FitDay's Best of Series: # of Calories for WOMEN?
The following is a collection of the best tips that FitDay members have to offer, taken from many threads over a long period of time. Thank you to all of the contributors!
This thread can be used as a "one stop shopping place" for reference.
If you have any suggestions for other posts to be included, you may always PM one of the Forum Moderators.
Over 40, what used to work to trim down no longer works
Well, I'm sorta the same, except in my late 40's. And what used to work to trim down no longer works. I found it to be a matter of calories in - calories out. There was a time when I could easily lose weight on 1500 a day with just walking for an hour a day. Now it takes an hour to an hour and a half of pretty substantial workouts at least 5 days a week, up to 7 miles walking also on weekends, and 1200 calories a day to get the scale to budge downward.
Sedentary job is a lot of it for me - last three years, for the first time in my life, I have a job that keeps me seated all day. I'm actually looking for another job and not just because the job itself is boring as all get out, but because I know all this sitting is not good for my health or weight, and I honestly love to be active and move around more. Money's good, but it if destroys your health...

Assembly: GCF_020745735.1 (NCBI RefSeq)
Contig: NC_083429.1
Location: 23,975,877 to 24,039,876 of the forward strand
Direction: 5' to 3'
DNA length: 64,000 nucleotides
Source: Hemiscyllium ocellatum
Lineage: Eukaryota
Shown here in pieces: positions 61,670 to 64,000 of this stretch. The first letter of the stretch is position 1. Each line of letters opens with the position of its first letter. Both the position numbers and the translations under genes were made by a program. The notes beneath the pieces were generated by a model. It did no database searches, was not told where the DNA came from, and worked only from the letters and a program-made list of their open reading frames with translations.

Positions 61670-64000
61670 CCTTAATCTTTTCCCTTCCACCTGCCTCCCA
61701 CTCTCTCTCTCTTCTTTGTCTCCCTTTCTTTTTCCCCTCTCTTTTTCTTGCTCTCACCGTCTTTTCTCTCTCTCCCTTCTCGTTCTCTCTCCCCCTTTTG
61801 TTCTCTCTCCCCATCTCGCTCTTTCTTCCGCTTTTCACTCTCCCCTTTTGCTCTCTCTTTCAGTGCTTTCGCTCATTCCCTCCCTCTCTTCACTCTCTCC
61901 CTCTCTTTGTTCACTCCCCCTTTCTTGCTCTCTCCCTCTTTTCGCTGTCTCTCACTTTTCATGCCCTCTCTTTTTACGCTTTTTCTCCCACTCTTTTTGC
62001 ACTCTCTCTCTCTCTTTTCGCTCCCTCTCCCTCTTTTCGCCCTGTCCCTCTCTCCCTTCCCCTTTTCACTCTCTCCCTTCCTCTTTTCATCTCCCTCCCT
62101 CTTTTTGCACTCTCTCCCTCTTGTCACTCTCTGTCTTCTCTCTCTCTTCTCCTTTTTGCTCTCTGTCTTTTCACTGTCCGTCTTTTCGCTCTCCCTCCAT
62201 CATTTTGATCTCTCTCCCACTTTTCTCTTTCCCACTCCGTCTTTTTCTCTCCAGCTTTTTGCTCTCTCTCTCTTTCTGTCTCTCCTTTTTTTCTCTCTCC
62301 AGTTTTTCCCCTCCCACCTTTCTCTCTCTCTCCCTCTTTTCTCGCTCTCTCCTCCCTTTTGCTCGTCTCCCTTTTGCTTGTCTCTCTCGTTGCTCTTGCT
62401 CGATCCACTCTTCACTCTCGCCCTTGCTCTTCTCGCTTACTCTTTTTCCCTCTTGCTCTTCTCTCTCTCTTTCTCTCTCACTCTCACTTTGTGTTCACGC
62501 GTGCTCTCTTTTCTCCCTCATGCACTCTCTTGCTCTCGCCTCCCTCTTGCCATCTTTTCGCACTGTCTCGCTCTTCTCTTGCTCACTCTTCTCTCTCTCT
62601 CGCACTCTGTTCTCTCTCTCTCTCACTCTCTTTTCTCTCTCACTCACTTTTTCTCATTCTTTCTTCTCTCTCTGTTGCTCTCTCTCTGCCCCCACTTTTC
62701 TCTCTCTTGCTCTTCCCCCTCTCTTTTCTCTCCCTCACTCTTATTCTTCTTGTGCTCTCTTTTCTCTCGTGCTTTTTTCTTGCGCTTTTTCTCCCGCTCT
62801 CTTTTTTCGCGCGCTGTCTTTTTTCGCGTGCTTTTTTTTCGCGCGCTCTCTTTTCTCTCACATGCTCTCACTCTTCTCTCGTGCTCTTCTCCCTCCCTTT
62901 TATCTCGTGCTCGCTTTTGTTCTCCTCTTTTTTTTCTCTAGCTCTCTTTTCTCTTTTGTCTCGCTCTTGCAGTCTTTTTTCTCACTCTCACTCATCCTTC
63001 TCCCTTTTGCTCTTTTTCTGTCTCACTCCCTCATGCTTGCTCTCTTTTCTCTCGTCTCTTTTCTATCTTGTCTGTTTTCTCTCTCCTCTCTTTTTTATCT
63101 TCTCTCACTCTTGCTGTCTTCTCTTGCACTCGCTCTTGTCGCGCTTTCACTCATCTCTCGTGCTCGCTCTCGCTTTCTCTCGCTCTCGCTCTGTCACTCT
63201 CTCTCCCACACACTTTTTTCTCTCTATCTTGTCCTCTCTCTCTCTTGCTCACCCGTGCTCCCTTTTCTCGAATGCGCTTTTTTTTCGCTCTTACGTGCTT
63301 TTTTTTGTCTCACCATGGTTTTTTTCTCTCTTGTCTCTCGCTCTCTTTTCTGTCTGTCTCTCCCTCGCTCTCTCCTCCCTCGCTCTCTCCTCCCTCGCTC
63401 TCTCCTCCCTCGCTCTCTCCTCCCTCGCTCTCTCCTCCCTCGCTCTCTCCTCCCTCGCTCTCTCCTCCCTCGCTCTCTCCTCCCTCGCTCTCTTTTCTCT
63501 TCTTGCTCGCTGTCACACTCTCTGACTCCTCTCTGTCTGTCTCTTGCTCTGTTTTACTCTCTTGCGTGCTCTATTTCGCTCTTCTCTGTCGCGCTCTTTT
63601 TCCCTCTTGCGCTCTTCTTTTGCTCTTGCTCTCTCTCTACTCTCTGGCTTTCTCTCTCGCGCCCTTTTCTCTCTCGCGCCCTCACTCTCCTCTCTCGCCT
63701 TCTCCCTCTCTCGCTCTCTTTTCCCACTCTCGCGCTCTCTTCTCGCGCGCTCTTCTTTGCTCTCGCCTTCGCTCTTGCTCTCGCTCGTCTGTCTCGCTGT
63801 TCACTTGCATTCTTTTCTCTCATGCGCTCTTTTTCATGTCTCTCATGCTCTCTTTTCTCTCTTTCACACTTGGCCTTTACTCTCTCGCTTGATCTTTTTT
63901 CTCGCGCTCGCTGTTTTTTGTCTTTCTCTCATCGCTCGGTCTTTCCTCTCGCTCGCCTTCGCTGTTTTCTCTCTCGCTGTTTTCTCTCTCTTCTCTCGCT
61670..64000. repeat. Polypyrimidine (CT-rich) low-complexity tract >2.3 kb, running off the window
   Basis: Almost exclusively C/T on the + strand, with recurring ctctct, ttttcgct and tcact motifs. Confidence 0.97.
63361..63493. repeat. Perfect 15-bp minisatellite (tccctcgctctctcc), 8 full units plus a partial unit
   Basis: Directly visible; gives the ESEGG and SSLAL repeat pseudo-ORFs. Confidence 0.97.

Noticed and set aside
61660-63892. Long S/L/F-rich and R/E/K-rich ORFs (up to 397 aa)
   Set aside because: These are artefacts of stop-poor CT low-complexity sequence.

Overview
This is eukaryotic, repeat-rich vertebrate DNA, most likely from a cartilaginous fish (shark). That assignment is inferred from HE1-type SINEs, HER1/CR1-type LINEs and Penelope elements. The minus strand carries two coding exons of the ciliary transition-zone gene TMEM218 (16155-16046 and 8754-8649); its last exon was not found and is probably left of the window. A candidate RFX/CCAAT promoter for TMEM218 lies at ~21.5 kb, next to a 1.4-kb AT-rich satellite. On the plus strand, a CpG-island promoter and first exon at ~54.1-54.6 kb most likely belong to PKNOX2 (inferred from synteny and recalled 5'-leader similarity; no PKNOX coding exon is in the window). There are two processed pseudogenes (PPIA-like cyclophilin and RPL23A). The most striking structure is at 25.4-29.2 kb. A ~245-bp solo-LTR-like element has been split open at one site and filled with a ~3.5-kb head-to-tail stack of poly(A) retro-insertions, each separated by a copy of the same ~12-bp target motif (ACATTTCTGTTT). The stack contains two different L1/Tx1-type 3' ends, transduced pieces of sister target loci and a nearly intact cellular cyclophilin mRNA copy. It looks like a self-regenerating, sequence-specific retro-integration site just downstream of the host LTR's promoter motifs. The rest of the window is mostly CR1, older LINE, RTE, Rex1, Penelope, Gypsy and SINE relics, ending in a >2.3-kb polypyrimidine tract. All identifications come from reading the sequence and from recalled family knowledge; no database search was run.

So it's not just you. Age will get us all. :)
Over 40 and trying to lose weight
I am also in my late 40s and I have to work hard to drop weight, where before it was pretty darned easy!! After a month I have managed to lose 7 crappy pounds!! And most of that came off the first week!! My calorie intake is averaging 1200 calories. I am sure it is hormone related. I suspect we need to seriously cut carbs and sugar in order to lose weight, but I personally will only cut carbs so far. I don't believe in eliminating grain products from my diet, as they are what feeds my brain, but I eat no white carbs..no white flour, white rice, white breads, potatoes, etc.
I recently started exercising, so we will see if that makes all the difference, I am sure hoping so.
"Recipe" for ladies over 40
I'm 41 and have recently found a really good recipe that works for me, I've lost 63 pounds since October, 57 of that since Christmas. Here is the basic recipe:
1 hour of hard cardio, or 1 1/2 hours of a lower burning workout (my target is 800 cal/workout)
2 servings of whole grain, low-cal, low-fat carbs (usually 150-250 calories total)
3 servings of fresh or fresh frozen fruit
4 servings of low-fat, low cal protein (at least one of them dairy)
5-8 servings of vegetables, either fresh or prepared from fresh
9 glasses of water minimum
10,000 steps on my pedometer